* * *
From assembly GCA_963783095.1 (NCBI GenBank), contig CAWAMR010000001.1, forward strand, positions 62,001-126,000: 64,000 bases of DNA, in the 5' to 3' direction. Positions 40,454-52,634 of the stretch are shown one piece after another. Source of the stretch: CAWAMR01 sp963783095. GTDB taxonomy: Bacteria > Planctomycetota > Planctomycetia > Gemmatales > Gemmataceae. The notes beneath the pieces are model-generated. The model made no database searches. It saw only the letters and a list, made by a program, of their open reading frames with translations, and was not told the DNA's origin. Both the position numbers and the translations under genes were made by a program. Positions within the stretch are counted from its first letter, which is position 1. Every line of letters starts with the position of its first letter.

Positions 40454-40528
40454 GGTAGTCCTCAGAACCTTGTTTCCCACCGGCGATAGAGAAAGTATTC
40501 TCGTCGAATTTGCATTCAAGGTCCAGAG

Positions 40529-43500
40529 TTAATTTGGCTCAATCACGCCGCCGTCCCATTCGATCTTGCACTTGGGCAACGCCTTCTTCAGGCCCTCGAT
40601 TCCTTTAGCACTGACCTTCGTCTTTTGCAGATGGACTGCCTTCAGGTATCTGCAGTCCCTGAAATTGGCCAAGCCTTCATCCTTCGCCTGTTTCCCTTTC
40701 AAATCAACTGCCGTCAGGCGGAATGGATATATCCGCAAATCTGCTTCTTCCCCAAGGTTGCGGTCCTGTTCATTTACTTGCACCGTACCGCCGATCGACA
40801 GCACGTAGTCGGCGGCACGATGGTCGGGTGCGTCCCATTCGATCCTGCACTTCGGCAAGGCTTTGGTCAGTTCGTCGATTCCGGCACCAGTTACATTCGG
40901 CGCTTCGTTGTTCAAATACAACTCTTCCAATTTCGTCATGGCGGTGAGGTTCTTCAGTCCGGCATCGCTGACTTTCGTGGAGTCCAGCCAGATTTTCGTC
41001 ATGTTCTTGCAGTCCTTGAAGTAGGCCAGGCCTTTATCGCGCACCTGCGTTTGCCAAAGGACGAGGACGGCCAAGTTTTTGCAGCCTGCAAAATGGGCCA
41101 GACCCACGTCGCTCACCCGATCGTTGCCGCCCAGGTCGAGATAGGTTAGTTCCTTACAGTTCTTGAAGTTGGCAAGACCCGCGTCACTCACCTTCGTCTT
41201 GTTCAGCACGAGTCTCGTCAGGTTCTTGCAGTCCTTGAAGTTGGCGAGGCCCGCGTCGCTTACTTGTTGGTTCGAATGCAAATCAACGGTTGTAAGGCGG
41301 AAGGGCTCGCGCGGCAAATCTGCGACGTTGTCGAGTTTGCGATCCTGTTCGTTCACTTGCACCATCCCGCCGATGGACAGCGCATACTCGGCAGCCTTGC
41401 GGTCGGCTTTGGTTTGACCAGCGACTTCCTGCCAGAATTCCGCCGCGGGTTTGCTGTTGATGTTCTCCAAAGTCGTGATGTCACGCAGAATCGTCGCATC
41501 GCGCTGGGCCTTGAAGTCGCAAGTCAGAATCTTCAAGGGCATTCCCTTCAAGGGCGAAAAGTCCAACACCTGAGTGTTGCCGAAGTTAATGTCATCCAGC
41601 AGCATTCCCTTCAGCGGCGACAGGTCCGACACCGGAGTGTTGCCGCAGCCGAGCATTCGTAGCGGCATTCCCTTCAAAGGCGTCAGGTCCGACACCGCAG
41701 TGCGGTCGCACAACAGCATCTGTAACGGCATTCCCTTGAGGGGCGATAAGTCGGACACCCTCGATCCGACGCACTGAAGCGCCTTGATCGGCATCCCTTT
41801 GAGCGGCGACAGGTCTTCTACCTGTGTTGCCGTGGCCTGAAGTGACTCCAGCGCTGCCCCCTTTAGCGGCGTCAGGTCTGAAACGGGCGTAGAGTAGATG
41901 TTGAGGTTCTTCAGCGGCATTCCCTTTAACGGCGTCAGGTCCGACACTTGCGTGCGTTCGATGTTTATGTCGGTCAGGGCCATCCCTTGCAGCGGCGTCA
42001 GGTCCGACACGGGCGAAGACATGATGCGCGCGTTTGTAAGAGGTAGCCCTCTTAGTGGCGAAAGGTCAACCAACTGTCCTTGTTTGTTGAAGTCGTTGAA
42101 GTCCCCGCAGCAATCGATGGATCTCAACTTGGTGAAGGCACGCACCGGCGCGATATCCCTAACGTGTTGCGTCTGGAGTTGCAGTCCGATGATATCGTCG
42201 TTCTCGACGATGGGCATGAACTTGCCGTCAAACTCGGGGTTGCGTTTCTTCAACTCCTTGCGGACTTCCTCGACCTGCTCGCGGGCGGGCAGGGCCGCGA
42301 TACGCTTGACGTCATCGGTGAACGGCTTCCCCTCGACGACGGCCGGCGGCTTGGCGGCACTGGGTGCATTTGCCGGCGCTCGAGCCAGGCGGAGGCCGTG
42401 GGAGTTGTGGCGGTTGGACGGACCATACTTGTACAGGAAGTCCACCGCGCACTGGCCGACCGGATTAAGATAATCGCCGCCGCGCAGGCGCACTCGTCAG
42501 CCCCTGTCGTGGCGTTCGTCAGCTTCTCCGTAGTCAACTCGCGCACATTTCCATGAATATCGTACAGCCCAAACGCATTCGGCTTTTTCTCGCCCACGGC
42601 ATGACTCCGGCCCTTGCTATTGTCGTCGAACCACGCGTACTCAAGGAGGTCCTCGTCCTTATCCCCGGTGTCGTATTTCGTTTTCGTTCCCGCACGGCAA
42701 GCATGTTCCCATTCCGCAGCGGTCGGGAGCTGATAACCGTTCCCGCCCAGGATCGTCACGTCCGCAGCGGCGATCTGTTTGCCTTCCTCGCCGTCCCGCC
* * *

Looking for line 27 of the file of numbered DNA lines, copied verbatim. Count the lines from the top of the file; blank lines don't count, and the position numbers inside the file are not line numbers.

42601 ATGACTCCGGCCCTTGCTATTGTCGTCGAACCACGCGTACTCAAGGAGGTCCTCGTCCTTATCCCCGGTGTCGTATTTCGTTTTCGTTCCCGCACGGCAA